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Actress Greer Garson Dies After Lengthy Illness

April 6, 1996 GMT

DALLAS (AP) _ Greer Garson, the gallant leading lady whose portrayal of a courageous British housewife in ``Mrs. Miniver″ rallied Americans to support Britain during World War II, died Saturday of heart failure.

Miss Garson died at about 1:30 a.m. at Dallas Presbyterian Hospital, said John L. Roach, a friend and attorney for the family.

``Until the last few days, when she became critical, she was very lucid and very bright,″ said Roach. ``It was very peaceful.″

Although some reference books list her age as 87, Roach and a hospital spokeswoman said she was 92. They said she was born Sept. 29, 1903.


The Irish-born, red-haired actress won an Academy Award for her role as Mrs. Miniver in the 1942 drama about a family’s survival during Germany’s blitz bombings of England.

She also was nominated for six other Oscars, in films such as ``Goodbye Mr. Chips,″ ``Madame Curie″ and ``Sunrise at Campobello,″ her 1960 comeback in which she played Eleanor Roosevelt.

In a 1990 Associated Press interview, she deplored the violence of many modern films and added: ``I think the mirror should be tilted slightly upward when it’s reflecting life _ toward the cheerful, the tender, the compassionate, the brave, the funny, the encouraging, all those things _ and not tilted down to the gutter part of the time, into the troubled vistas of conflict.″

More recently, she donated millions to colleges and other institutions. She gave $10 million to build the Greer Garson Theater and film archive at Southern Methodist University in Dallas, where she lived with her late husband, the oilman E.E. ``Buddy″ Fogelson.

Miss Garson was born in County Down, Ireland, to a family with no theater background. But her interest in acting and public performance started early.

She gave recitations in the town hall at age 4, and participated in Christmas plays in her home.

She worked Encyclopaedia Britannica and an advertising agency even though she hoped to become a teacher.

In 1932, Miss Garson made her professional acting debut at the Birmingham Repertory Theater, following her graduation from the University of London and studies at the University of Grenoble.

MGM boss Louis B. Mayer signed her to a film contract after watching her perform on the London stage during a visit to England in 1937. She ended up not doing anything for a year.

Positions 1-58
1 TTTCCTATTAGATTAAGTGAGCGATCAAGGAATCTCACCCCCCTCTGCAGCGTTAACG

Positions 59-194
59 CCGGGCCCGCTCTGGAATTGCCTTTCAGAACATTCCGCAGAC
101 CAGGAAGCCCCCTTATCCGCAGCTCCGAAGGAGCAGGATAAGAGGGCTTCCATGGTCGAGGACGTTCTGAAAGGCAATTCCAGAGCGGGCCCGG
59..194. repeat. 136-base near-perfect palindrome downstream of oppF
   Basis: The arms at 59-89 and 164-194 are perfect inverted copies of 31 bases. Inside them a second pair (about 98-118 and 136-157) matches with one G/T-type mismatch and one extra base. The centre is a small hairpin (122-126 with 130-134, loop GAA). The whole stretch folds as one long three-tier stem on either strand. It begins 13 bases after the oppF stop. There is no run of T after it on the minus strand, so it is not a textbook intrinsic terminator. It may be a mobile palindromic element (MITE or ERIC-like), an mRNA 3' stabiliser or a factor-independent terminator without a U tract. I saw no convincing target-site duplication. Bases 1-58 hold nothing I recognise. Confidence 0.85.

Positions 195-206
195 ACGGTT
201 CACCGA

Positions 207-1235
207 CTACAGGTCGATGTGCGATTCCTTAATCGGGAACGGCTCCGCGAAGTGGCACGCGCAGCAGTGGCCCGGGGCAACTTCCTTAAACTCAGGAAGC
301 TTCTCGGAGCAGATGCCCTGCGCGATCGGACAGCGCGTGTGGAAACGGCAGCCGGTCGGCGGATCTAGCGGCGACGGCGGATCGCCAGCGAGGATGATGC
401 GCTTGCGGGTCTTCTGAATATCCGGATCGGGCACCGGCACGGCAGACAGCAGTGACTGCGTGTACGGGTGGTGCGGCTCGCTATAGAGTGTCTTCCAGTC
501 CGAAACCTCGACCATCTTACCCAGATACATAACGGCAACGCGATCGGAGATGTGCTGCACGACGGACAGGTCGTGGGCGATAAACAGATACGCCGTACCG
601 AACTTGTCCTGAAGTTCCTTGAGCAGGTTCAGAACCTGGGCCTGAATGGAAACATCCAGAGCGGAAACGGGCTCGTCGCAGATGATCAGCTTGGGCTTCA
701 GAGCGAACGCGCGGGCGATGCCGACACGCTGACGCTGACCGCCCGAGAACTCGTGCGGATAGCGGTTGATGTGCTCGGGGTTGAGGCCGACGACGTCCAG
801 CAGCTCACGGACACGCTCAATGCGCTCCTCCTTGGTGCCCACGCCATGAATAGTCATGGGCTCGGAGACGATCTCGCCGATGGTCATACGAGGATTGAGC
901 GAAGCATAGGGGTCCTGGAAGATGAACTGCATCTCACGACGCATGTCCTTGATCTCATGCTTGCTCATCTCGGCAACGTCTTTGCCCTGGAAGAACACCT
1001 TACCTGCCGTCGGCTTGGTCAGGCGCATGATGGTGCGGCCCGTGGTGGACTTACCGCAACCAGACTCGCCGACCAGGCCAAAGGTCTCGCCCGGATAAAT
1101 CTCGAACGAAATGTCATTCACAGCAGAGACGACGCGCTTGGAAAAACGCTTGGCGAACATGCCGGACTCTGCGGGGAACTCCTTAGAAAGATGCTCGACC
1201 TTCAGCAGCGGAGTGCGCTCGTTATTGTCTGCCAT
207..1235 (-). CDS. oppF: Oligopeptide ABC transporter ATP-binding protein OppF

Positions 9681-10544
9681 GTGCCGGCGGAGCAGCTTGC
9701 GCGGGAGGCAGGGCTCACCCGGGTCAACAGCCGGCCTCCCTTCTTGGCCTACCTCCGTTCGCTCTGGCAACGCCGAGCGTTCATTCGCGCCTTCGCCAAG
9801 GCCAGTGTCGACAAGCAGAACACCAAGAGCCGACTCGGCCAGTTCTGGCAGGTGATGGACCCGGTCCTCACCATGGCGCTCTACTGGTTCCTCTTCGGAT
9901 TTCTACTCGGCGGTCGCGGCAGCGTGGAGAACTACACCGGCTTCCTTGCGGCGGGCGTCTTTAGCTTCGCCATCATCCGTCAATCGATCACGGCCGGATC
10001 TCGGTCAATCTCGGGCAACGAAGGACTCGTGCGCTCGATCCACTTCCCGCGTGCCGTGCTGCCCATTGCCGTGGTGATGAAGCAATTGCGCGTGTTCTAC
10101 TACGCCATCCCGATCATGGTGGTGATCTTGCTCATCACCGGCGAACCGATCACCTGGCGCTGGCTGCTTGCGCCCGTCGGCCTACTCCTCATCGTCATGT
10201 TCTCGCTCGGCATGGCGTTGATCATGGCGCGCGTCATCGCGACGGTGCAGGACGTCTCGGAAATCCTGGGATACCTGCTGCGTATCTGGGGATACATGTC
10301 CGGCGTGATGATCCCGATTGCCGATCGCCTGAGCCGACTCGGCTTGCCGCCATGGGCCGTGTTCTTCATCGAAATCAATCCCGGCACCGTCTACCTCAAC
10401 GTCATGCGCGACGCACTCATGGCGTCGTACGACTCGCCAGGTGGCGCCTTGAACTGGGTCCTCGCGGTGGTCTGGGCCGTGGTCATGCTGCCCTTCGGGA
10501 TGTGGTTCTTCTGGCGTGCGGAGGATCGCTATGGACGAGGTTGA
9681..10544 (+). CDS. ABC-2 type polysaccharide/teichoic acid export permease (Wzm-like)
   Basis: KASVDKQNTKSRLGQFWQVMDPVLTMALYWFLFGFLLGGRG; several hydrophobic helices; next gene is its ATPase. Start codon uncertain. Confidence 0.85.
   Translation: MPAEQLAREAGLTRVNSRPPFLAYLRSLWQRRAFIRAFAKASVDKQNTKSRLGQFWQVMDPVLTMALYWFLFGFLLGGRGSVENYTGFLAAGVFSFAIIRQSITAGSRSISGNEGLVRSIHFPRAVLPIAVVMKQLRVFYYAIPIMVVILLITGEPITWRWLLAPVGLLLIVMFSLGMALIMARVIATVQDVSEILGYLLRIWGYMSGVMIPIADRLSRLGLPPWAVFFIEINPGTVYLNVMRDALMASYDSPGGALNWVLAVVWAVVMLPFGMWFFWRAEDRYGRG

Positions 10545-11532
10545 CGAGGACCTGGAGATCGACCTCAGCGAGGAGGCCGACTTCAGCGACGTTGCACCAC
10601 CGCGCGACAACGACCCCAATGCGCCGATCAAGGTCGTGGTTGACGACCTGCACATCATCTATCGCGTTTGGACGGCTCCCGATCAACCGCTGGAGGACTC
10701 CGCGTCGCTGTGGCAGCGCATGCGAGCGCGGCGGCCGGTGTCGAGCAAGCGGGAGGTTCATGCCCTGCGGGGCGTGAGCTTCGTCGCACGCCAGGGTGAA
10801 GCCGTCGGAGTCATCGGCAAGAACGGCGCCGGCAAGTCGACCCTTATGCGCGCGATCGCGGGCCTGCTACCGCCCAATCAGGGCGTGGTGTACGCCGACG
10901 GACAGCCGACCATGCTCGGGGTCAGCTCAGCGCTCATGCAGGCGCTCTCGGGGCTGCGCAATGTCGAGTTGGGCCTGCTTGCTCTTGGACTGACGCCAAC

``It was the most difficult and unhappiest year of my life,″ she once said. ``I decided once I was fortunate enough to get away from Hollywood, it would take wild horses to drag me back.″

She happily returned to England for ``Goodbye Mr. Chips,″ which brought her first Oscar nomination. In the film, she portrayed a woman who draws a scholarly man, played by Robert Donat, beyond the walls of academia.

And Miss Garson did return the United States, where she made ``Remember?″, a 1939 comedy with Robert Taylor.

By this time, she had become too successful for Hollywood to ignore.

She appeared in ``When Ladies Meet″ starring Joan Crawford; ``Pride and Prejudice″ with Laurence Olivier, with whom she had worked in London theater; and ``Blossoms in the Dust″ with Walter Pidgeon.

Miss Garson stepped in and went on to take an Oscar after Norma Shearer turned down the title role in ``Mrs. Miniver.″

Other Oscar nominations came for ``Mrs. Parkington,″ ``Blossoms in the Dust,″ and ``The Valley of Decision.″ Only three actresses have been nominated more than seven times: Katharine Hepburn with 12, Bette Davis with 10 and Geraldine Page with eight.

Miss Garson also starred in ``The Youngest Profession,″ ``Random Harvest″ and ``Adventure,″ the first movie Clark Gable made after returning from the war. It inspired a publicist to pen the memorable slogan, ``Gable’s Back, and Garson’s Got Him.″

Miss Garson also performed on stage, taking over Rosalind Russell’s role in Broadway’s ``Auntie Mame″ in 1958. On television, she was seen on ABC’s ``The Love Boat.″

In the late 1980s, a Los Angeles fire destroyed many of her personal belongings, including the Oscar trophy. The Academy of Motion Picture Arts and Sciences issued her a replacement.

Her first marriage, to Abbot Slenson, a British civil servant, ended in divorce. Around the time she won the Oscar, she married Richard Ney, who played her son in ``Mrs. Miniver.″ They divorced as well.

She wed Fogelson in 1949. The marriage lasted until his death in 1987.

Burial is pending at Sparkman Hillcrest Memorial Park in Dallas, Roach said. A memorial service will follow at Highland Park Presbyterian Church.